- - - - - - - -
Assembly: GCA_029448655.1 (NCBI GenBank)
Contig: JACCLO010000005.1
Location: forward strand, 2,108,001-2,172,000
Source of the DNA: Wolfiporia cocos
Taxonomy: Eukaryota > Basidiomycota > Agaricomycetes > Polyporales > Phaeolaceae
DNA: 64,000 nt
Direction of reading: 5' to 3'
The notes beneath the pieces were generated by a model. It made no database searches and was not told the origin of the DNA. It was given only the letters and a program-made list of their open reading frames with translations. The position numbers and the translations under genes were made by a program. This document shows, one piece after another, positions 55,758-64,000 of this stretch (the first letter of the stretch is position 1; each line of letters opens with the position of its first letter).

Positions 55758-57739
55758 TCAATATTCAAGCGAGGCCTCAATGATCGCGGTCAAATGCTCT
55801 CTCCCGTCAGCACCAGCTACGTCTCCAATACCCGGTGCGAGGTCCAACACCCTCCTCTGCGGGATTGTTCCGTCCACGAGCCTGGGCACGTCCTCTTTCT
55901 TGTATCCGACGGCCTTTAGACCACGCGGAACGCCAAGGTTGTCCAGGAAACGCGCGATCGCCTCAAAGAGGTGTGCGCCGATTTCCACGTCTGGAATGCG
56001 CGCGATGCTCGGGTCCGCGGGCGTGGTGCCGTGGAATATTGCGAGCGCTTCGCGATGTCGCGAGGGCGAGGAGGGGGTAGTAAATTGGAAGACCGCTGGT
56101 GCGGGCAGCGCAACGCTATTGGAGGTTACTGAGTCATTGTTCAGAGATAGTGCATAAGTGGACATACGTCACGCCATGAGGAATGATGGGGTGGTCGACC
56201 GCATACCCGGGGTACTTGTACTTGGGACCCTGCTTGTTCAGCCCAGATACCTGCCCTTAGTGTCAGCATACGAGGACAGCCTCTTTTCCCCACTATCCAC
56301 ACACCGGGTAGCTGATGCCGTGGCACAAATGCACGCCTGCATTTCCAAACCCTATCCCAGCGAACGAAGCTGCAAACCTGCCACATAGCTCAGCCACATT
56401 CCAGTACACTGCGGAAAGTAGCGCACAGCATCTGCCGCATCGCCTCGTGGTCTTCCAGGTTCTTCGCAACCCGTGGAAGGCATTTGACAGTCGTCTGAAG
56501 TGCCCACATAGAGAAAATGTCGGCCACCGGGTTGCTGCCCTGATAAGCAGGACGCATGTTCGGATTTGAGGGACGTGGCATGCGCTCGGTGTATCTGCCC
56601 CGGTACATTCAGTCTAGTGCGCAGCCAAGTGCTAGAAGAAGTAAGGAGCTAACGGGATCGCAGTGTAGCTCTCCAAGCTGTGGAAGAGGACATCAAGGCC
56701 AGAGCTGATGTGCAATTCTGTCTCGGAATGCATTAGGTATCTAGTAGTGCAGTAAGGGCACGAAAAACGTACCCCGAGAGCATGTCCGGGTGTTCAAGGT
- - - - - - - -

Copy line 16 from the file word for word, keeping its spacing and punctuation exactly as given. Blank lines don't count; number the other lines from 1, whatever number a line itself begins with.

56301 ACACCGGGTAGCTGATGCCGTGGCACAAATGCACGCCTGCATTTCCAAACCCTATCCCAGCGAACGAAGCTGCAAACCTGCCACATAGCTCAGCCACATT